My recent Dutch book The Female Eye: Women as Patrons, Collectors and Artists addresses some of the issues raised by feminist scholarship (fig. 5). While Artemisia Gentileschi does not appear in the book, her contemporary, the Flemish painter Clara Peeters, does. Even though they worked in different genres and styles and accommodated a different clientele, both displayed an artistic self-awareness in their works. This can be seen, for example, in the signatures they added to their paintings. In Clara Peeters’ painting at the Mauritshuis in The Hague, she left her mark behind on the richly carved silver handle of the knife: CLARA PEETERS (fig. 6).
Two signed works in the exhibition, among them her Minerva, reveal Artemisia Gentileschi’s full name, inscribed in this form: ARTEMISIA GENTILESCHI FACIEBAT, that is, “was being made by Artemisia Gentileschi” (fig. 7). This signature is not without meaning. First, it indicates that Gentileschi herself deemed her last name just as important as her first name. This made me wonder why the exhibition, like its predecessor exhibition at London, is titled Artemisia. Clearly, both museums want to underscore that her forename had—and has—an enormous resonance (just like Michelangelo’s or Rembrandt’s). Second, the past imperfect tense (“faciebat”) suggests that the painter knew the work of Pliny, who considered “faciebat” as an expression of ongoing artistic creation.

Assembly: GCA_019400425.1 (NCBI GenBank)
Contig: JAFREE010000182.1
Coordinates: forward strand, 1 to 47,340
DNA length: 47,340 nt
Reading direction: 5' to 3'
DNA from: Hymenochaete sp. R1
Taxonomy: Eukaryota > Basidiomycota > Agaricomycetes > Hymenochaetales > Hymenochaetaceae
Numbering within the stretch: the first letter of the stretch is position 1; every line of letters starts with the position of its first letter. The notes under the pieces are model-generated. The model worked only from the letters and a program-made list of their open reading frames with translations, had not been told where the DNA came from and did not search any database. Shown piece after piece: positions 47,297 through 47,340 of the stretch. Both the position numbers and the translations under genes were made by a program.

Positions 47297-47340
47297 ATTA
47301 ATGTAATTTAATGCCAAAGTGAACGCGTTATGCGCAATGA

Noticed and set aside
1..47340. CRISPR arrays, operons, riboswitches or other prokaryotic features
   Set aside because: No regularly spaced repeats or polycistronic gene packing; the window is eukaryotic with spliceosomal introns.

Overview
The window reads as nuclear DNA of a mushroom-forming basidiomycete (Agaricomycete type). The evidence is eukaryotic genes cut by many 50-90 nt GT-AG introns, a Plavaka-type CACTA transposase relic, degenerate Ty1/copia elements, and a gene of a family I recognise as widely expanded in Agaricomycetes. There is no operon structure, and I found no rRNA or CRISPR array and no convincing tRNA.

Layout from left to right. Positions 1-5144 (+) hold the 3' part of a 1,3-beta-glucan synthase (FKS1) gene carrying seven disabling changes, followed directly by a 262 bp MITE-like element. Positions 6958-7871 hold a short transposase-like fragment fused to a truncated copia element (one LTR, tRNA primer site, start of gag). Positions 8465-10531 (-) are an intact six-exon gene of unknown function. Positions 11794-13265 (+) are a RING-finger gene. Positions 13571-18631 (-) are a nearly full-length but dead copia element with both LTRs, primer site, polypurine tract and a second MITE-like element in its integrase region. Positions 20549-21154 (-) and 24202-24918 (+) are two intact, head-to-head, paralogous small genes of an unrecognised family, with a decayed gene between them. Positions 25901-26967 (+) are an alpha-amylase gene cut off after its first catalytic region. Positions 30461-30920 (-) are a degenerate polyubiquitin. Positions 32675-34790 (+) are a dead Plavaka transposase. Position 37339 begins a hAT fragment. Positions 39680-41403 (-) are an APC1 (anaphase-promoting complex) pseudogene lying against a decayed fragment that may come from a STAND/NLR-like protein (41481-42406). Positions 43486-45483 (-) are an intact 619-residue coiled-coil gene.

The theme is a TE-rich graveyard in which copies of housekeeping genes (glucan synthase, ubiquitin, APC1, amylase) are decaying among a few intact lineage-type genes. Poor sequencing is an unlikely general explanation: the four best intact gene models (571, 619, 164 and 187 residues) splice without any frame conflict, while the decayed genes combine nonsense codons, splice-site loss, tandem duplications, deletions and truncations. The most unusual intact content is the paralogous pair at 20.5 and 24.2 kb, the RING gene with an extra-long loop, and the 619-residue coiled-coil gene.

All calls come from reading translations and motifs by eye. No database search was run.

Women’s Agency, not just as Artists
Like the Artemisia Gentileschi exhibition, my book argues that a more inclusive narrative emerges when we acknowledge that women have always shaped the production, collection, and reception of art, and often did so with enormous self-awareness. I show that women were not just artists, but also patrons and collectors. Like a medieval triptych, the scenes on the side panels—patrons and collectors—make the most sense when studied together with the middle panel—artists and artefacts. Without artists there is no art to commission, display, gift, collect, and treasure. The already multi-layered narrative of women and art becomes even more dynamic when we unfold the triptych to include women as patrons and collectors.
This also allows us to see that medieval women’s engagement with artefacts was not necessarily different from (early) modern women’s. To give just one example, I view Subh’s ivory container from tenth-century Cordoba, Margaret of Austria’s bird of paradise from the “New World,” and Joséphine de Beauharnais’s collection of exotic flowers, in terms of their foreign origin and how this impacted their social value. While each object, together with its owner, has its unique story to tell, as a group they show that travel and exploration (and exploitation) shaped women’s lives and determined the social life of artefacts.
Women on the Move
Artemisia Gentileschi was well acquainted with the physical and social movement of women. Trained in her father’s workshop in Rome, she did not stay there, but moved to Florence, Venice, and Naples. There, she died, possibly in 1654.